UoM investigating History student who praised eugenics and ‘high caste Aryans’ on Facebook

The student said he was ‘entitled’ to his own opinions


A University of Manchester student has been seen praising eugenics and "high caste Aryans" in social media posts, The Manchester Tab can reveal.

The History student and member of the Rock and Metal Society made comments calling for Aryans to "pursue eugenics", as well as an "open air internment camp" for migrants.

The student told The Manchester Tab he is entitled to his own opinions, and that he has broken no UK law. The University is investigating the student's conduct.

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The UoM student's comments are highlighted in blue

In a debate about Aryan presence in India, he also argued for the Aryan race to pursue eugenics, a theory that aims to "improve" the genetic quality of the human population by discouraging reproduction with those of a considered inferior genetic quality.

He said: "It's imperative the remaining high castle Aryans pursue eugenics to ensure your bloodlines remain pure enough. Within a few careful generations you can limit the damage done."

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He argued for fascism in one online comment, saying: "Fascism is neither Utopian nor authoritarian. By inserting it into the Left-Right modern political spectrum you have already failed to understand it.

"Fascism is the state development of natural hierarchy and allows for the ultimate expression of personal freedom and liberty so long as it does clash with said nature."

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In the Facebook comments of a New York Times article, the student expressed support for Brenton Tarrant, the shooter who killed 41 people at the Al Noor Mosque, and seven more nearby people, in New Zealand.

Talking about the media response to the attacks, he commented: "They are so fucking stupid. Fair play to the guy for playing them like a fiddle. He knew they couldn't leave this one alone illuminating the hypocrisy shown from other attacks. Kinda respect him for that."

In response to a BBC News article on an increase in the number of migrants attempting to cross the English Channel, the student also suggested that the government should set up an "open air internment camp in the outer Hebrides and remind them that we'll take them home for free. See how long they stay".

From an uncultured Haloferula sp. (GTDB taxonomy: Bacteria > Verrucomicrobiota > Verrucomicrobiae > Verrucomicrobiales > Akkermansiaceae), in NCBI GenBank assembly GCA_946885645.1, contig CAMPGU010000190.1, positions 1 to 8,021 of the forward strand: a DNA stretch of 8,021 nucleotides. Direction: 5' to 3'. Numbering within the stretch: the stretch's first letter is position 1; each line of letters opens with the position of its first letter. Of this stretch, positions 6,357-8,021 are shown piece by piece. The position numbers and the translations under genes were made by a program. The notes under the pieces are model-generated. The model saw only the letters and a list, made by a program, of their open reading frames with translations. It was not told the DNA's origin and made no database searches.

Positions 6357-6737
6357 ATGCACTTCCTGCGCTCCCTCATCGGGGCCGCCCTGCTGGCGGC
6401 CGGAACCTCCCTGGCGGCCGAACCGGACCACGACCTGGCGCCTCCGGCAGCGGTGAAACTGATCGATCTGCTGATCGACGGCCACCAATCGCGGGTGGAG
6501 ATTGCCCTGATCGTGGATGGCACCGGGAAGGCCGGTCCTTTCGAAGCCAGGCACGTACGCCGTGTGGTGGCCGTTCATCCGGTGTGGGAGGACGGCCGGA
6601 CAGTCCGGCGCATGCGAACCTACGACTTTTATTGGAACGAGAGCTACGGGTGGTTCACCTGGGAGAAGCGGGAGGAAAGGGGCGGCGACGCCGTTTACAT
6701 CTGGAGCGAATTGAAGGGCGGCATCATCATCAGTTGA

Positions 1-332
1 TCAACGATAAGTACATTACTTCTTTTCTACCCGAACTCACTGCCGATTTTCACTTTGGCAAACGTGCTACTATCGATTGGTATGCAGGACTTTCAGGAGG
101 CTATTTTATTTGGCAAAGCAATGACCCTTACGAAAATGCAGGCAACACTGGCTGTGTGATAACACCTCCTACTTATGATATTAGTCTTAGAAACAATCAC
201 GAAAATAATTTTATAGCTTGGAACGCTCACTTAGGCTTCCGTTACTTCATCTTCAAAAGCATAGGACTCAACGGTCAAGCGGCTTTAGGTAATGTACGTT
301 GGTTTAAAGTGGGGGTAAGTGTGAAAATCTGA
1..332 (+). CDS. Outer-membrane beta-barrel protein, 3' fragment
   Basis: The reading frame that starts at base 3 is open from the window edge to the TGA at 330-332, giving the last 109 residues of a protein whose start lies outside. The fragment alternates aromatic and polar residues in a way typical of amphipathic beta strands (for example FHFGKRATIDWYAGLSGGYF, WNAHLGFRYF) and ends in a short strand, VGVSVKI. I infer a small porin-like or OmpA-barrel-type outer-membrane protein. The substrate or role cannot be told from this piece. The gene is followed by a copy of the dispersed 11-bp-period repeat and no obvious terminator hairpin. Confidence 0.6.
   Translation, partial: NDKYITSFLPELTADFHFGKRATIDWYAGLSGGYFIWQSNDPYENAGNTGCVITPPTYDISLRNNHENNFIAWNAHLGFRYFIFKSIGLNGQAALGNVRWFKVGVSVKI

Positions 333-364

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The UoM student was also found to have liked the Facebook page "Elders of the Black Sun 3". The symbol of the Black Sun is employed by neo-Nazis and the alt-right, based on a symbol found in a tower from Nazi Germany.

The New Zealand shooter posted images on Twitter of firearms decorated with the Black Sun symbol, the same firearms believed to be used in the shooting.

The student maintains he broke no UK law, telling The Manchester Tab: "As a British national, I am entitled to my own opinions and perspectives so long as they remain lawful."

"The personal comments made on these pages are highly contextual and predicated on the various Facebook pages’ existing 'online community' sub-cultures. This is to say that certain knowledge is already known to the pages’ audience, although not to an outside lay audience, and it is within that scope we must consider the comments’ place.

"Due to this nature the context of many of these comments are missing and thus the screen captures are misleading. To explain the 'sub-culture' of these pages to those not associated with them would be an arduous task as they are, by design, quite hard to assess for certain audiences.

"I have broken no UK Law with these comments nor have I violated Facebook’s Terms of Service."

A University of Manchester spokesperson said: "The University has been made aware of several inflammatory comments that appear to have been made by one of our students on social media and are investigating accordingly.

"Our code of conduct and discipline states that every student shall maintain at all times and in all places an acceptable standard of conduct and we will be considering carefully what further action is warranted if this code is found to have been broken.

"As an institution, we would like to make it clear that we’re extremely proud of our inclusive and diverse student and staff population and abhor the views outlined in these posts."